Today, 25 April, is a national holiday here in Italy. It is the Anniversario della Liberazione (Liberation Day). It commemorates Italy’s liberation from German occupation during the Second World War. A true cause for celebration.
Since it’s also Friday and Disco 2000 time, here are a couple of freedom-themed tunes in honour of Liberazione:
Aretha Franklin’s Think (claymation style)
And Liberi Tutti by Turin-based synth rock band Subsonica
HAPPY LIBERATION DAY!!!!!!!!!!!!!
Last year we moved to a small Northern Italian town surrounded by corn fields and rice paddies. Natural parks and rivers are minutes away. The population is just under 8,000 and everyone seems to know us. Feels like Stars Hollow sometimes. We can walk our kids to school and the cats roam freely around the block. Well, except for poor pudgy Sausage who got stuck in the fence the other day. We had to call the vet and fireman to set her free. It was quite the event in town!
I really do love it here and it’s a great place for my kids to grow up in BUT sometimes I get an itching for concrete and traffic that just overcomes me and I have to rush to Milan to get my fix. I guess you can say I’m a city girl at heart.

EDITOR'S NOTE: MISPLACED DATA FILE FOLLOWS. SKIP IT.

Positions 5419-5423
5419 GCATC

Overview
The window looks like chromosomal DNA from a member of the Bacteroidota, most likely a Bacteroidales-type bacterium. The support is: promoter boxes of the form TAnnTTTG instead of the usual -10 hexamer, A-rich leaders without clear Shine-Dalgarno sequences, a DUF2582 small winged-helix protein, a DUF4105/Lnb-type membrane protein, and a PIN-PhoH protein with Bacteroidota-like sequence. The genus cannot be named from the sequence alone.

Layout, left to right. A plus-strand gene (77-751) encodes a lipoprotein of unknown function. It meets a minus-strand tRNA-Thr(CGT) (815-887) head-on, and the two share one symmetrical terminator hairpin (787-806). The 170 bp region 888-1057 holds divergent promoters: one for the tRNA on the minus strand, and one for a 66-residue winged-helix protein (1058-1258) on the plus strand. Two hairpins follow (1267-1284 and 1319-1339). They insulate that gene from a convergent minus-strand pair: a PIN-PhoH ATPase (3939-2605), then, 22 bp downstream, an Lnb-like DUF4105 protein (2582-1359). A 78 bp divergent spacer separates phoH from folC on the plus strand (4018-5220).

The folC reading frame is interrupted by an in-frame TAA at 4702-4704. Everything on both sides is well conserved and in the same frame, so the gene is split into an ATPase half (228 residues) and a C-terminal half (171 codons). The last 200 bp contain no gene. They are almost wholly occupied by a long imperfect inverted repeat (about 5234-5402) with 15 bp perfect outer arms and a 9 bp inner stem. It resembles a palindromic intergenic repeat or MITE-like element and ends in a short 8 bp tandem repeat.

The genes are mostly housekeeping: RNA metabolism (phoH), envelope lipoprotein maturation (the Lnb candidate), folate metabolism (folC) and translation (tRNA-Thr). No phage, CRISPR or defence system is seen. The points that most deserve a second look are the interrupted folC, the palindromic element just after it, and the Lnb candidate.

I was born in downtown Toronto and spent my first months of life there. Maybe I breathed in too many exhaust fumes back then that did something to my developing baby brain. Whatever it was, I think I’ve always felt an inexplicable connection to big cities. We later moved to the burbs where I spent most of my formative years but every time we would make our annual summer trek to the Ex, the sight of the CN Tower and skyscrapers fascinated me to no end. When I was a teenager, I would skip class just to walk down Yonge Street, “the longest street in the world” or hang out at the Eaton Centre, even if there was a perfectly fine mall nearby. And when I was old enough to travel on my own, I never felt more alive than when I was walking down the streets of Montreal, Mumbai, Paris, Madrid, New York, Rome and Poughkeepsie (ok, I’ve never actually been to Poughkeepsie but a girl can dream, can’t she?).